Every day, we visually coordinate our movements with environmental rhythms. Despite its ubiquity, it largely remains unclear why certain visual rhythms or stimuli facilitate such visuomotor coordination. The goal of the current study was to investigate whether the velocity profile of a rhythmic stimulus modulated the emergence and stability of this coordination. We examined both intended (Experiment 1) and unintended or spontaneous coordination (Experiment 2) between the rhythmic limb movements of participants and stimuli exhibiting different velocity profiles. Specifically, the stimuli oscillated with either a sinusoidal (harmonic), nonlinear Rayleigh, or nonlinear Van der Pol velocity profile, all of which are typical of human or biological rhythmic movement. The results demonstrated that the dynamics of both intended and unintended visuomotor coordination were modulated by the stimulus velocity profile, and that the Rayleigh velocity profile facilitated the coordination, suggesting a crucial role of the slowness to the endpoints or turning points of the stimulus trajectory for stable coordination. More generally, these findings open promising research directions to better understand and improve coordination with artificial agents and people with social deficits.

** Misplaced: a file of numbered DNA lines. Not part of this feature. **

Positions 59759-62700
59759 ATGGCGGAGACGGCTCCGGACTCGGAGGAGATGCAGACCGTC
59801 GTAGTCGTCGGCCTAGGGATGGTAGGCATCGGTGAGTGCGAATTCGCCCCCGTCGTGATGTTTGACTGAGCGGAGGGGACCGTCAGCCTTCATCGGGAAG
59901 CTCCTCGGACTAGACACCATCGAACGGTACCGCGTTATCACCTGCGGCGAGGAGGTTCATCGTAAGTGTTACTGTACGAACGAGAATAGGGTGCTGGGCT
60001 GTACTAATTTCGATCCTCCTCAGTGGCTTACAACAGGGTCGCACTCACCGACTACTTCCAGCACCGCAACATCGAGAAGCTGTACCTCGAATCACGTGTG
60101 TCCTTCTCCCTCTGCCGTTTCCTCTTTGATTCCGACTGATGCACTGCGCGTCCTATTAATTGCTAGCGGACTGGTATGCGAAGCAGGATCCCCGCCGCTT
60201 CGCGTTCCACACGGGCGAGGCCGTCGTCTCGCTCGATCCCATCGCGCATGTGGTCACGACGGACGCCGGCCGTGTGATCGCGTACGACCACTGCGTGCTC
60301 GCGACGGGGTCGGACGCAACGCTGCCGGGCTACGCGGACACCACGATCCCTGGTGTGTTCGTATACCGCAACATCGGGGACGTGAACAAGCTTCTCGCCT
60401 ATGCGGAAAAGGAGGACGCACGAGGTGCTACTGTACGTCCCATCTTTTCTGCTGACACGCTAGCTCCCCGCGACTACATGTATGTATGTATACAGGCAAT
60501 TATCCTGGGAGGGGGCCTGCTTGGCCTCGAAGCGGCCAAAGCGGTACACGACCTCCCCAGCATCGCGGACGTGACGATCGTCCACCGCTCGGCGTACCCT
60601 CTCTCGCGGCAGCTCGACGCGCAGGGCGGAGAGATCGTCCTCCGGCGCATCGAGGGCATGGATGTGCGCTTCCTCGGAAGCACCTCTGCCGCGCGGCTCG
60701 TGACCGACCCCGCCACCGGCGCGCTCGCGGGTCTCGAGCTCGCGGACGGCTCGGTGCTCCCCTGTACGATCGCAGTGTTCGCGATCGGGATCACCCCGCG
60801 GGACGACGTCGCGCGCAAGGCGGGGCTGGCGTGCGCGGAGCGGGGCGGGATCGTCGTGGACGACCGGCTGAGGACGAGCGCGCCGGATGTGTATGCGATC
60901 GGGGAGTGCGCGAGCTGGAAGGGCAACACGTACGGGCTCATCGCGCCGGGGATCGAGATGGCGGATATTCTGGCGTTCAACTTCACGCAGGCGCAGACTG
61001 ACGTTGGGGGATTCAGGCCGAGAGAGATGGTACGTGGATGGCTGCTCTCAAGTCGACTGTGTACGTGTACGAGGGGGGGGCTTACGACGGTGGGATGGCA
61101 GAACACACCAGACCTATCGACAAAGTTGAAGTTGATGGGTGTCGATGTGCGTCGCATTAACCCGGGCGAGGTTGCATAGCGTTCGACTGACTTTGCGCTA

|Number of pages||12|
|Journal||Journal of Experimental Psychology: Human Perception and Performance|
|Publication status||Published - Oct 2014|
- visuomotor coordination
- motor entrainment
- external visual rhythms
- velocity profile